A Legislative Question: To Bond Or Not To Bond?

Republicans who control the Legislature are sending mixed signals about whether they will consider state funding for flood-control projects this year.

The funds, which come from the state selling bonds, would be used to build dikes and other structures to prevent future flood damage. House and Senate committees have held hearings on the subject, during which city and watershed officials told of the need.

On Tuesday, however, the chairman of the Senate bonding committee said he does not anticipate any bonding bill this year, even one dealing with flooding.

“The immediate urgency doesn’t seem to be there,” Sen. Dave Senjem, R-Rochester, told a reporter Tuesday.

The fact that there has been little flood damage so far lessens the need for a bill, he said. And a $5 billion budget deficit means there is little money available for bonding, the senator added.

At the same time, House Speaker Kurt Zellers, R-Maple Grove, told another reporter that he would look into the need for a bonding bill to prevent future floods.

Zellers said that he had not heard information that some flood-prone communities are concerned that if lawmakers wait until near the end of the legislative session on May 23 to pass a flood bonding bill that they may not be able to complete flood-prevention projects this year.

Officials of Oakport Township, north of Moorhead, say a bill passed before this year’s flooding recedes would allow construction work to begin soon and finish before any flooding next year. But a few weeks’ delay could mean the community would be vulnerable to flooding next year because gaps may remain in the community’s protection structures.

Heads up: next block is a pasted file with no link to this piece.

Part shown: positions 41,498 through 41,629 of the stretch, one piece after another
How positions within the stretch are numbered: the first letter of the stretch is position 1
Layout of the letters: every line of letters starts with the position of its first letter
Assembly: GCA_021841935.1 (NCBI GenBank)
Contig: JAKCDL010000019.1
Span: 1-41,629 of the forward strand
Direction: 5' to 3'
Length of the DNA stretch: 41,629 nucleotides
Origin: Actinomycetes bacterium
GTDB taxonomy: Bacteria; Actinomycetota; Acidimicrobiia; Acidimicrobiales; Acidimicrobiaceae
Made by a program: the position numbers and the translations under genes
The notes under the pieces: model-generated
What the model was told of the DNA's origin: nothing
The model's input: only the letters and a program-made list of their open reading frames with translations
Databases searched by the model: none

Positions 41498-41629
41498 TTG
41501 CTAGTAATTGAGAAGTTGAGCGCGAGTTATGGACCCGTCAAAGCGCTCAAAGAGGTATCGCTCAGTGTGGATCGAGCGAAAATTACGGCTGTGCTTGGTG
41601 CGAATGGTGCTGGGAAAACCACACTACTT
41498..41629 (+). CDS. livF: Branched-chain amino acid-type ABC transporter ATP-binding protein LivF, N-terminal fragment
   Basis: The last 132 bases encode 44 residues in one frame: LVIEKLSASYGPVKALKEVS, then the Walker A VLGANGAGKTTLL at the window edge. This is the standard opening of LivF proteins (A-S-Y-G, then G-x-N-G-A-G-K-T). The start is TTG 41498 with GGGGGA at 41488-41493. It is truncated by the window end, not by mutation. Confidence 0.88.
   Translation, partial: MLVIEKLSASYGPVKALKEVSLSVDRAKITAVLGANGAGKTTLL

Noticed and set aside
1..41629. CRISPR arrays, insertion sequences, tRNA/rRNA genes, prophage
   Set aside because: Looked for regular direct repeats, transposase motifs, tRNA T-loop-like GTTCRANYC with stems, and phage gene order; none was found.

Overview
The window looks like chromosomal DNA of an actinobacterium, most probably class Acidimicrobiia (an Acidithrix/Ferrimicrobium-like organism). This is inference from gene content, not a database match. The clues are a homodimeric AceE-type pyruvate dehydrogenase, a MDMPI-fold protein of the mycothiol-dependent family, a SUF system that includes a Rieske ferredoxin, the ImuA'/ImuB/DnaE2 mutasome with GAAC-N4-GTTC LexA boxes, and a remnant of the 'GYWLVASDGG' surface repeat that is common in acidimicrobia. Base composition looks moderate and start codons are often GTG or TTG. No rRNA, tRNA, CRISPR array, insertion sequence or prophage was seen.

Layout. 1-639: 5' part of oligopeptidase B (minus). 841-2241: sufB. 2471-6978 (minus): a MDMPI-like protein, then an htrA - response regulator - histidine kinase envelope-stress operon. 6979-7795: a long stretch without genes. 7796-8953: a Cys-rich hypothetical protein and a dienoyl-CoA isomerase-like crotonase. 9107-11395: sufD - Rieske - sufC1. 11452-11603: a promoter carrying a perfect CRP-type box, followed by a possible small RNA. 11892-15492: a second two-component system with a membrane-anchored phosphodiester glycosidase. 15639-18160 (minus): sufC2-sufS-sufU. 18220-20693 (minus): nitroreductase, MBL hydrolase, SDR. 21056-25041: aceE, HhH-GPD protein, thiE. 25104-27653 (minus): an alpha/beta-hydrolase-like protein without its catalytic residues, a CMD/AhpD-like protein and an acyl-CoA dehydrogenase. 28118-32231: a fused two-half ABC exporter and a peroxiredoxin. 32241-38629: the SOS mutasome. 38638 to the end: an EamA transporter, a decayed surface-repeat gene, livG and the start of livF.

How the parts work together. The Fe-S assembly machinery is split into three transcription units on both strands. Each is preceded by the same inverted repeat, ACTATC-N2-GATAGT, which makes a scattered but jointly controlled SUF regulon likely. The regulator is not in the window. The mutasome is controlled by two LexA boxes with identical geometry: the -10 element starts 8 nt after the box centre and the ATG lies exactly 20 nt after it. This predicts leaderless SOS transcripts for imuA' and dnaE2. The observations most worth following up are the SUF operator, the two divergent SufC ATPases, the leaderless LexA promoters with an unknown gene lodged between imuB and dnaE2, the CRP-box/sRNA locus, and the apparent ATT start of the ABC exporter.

Zellers and other legislative leaders plan to visit the Red River Valley later this week.

 Online driver training

Legislators are looking into allowing students to take driver training courses on line.

Sen. John Howe, R-Red Wing, said his bill still would require “hands-on, one-on-one” driving lessons. However, classroom time could be replaced by students getting the information from approved on-line classes.

“This is meeting the students where they are,” long-time driver instructor Debbie Prudhomme said.

However, Cindy Thienes of the Minnesota Driving School Association told a Senate committee that she is worried that students would be distracted and not learn like they can in a traditional classroom.

House and Senate bills await committee action.

 Capitol check wanted

Minnesota Capitol officials are so concerned that chunks of marble could fall off that they have erected protective scaffolding over many entrances.

Now a bill by Rep. Diane Loeffler, DFL-Minneapolis, awaits action by the full House to require a structural assessment of the Capitol.

The bill would require the Administration Department to draw up a prioritized list of restoration projects by Aug. 1.

“We have one of the most beautiful capitol buildings in the United States,” Loeffler said. “Our Capitol is 106 years old. While the bones remain strong, many major systems, including the exterior roof and stonework, are in distress and literally crumbling.”

An extensive restoration project began on the Capitol dome last year, with a major goal to prevent water leaks.